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CBS News 8 - San Diego, CA News Station - KFMB Channel 8 | cbs8.com

San Diego police see 11% drop in calls during first days of stay-at-home order

Officers are still busy enforcing the city’s order to close parks and beaches. They are also patrolling areas where businesses temporarily closed.

SAN DIEGO — San Diego police officers received fewer calls for service from the public in the first five days of the governor’s stay-at-home order.

Lt. Shawn Takeuchi with the San Diego Police Department estimated dispatchers received an 11% decrease in calls compared to the five days before the order took effect.

“It’s very encouraging for us,” he said. “It shows us that San Diegans are heeding the warning that the governor has put out, and the mandate, and that people are staying at home.”

It was too early to determine whether officers are responding to different calls because the order has forced residents to change their behavior. Some residents predicted on social media that the city might see a drop in residential burglaries because more people are home during the day.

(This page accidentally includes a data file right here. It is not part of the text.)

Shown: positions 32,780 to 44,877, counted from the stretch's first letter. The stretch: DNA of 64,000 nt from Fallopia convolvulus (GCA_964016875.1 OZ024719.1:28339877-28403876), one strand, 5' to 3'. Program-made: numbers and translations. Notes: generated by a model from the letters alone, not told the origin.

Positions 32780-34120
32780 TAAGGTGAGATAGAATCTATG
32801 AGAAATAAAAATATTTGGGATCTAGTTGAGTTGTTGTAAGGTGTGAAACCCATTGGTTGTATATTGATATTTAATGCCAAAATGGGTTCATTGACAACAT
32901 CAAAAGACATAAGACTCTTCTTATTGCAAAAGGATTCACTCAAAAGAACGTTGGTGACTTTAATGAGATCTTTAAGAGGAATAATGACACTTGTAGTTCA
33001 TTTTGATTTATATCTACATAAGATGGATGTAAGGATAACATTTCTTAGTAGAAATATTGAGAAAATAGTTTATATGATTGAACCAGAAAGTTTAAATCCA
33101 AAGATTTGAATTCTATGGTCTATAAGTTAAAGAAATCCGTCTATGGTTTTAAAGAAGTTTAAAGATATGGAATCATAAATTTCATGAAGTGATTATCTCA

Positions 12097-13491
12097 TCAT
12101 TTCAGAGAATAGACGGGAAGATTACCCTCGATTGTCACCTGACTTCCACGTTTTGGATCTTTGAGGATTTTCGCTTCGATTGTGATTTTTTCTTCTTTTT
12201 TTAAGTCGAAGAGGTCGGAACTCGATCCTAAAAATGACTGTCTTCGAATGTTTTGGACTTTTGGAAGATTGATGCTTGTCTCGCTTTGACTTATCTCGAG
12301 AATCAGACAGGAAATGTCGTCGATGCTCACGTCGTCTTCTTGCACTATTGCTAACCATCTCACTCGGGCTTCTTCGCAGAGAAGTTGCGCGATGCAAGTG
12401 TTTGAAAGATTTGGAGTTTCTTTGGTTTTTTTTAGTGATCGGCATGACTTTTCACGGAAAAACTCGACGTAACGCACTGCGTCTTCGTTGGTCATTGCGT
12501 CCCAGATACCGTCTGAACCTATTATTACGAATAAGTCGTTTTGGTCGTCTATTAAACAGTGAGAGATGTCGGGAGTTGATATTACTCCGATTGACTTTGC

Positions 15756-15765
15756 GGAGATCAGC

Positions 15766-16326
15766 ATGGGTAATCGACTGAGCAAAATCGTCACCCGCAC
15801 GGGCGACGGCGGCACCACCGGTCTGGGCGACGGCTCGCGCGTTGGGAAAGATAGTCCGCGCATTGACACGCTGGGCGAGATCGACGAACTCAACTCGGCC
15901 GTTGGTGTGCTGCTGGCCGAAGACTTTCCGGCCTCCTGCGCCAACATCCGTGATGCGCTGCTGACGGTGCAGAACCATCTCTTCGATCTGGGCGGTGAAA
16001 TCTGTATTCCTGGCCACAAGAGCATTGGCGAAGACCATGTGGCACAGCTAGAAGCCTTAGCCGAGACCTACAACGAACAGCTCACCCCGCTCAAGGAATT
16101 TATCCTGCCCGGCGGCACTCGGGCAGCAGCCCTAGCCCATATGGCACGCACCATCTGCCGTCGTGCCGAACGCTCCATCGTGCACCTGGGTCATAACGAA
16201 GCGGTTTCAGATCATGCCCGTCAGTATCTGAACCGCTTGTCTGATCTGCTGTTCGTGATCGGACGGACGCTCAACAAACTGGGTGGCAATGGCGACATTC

“There’s nothing that our dispatchers could tell me that they’ve seen an increase in. It’s just been a short time, so it’s really hard to say. Even if there was a rise it would be difficult to say that it’s attributed to the stay-at-home order,” said Takeuchi.

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Officers are still staying busy enforcing the city’s order to close parks and beaches to prohibit large crowds from gathering. They are also patrolling areas where businesses temporarily closed.

“Visibility is one aspect of enforcement. We want people to know that we’re out there. Our officers are making the effort to make sure they know were out there,” Takeuchi said.

The department has not made any changes to increase patrols, such as shifting detectives or officers in specialized units onto uniformed beats.

Police continue to ask the public to respect the order and avoid congregating outdoors, such as the large crowds that gathered at city beaches over the weekend.

“All we're asking people to do is please, please stay at home, so this doesn’t spread,” Takeuchi reiterated. “If it does, it creates more panic, it creates more unknowns and it’s going to become a difficult situation. We’re avoiding that as much as we can.”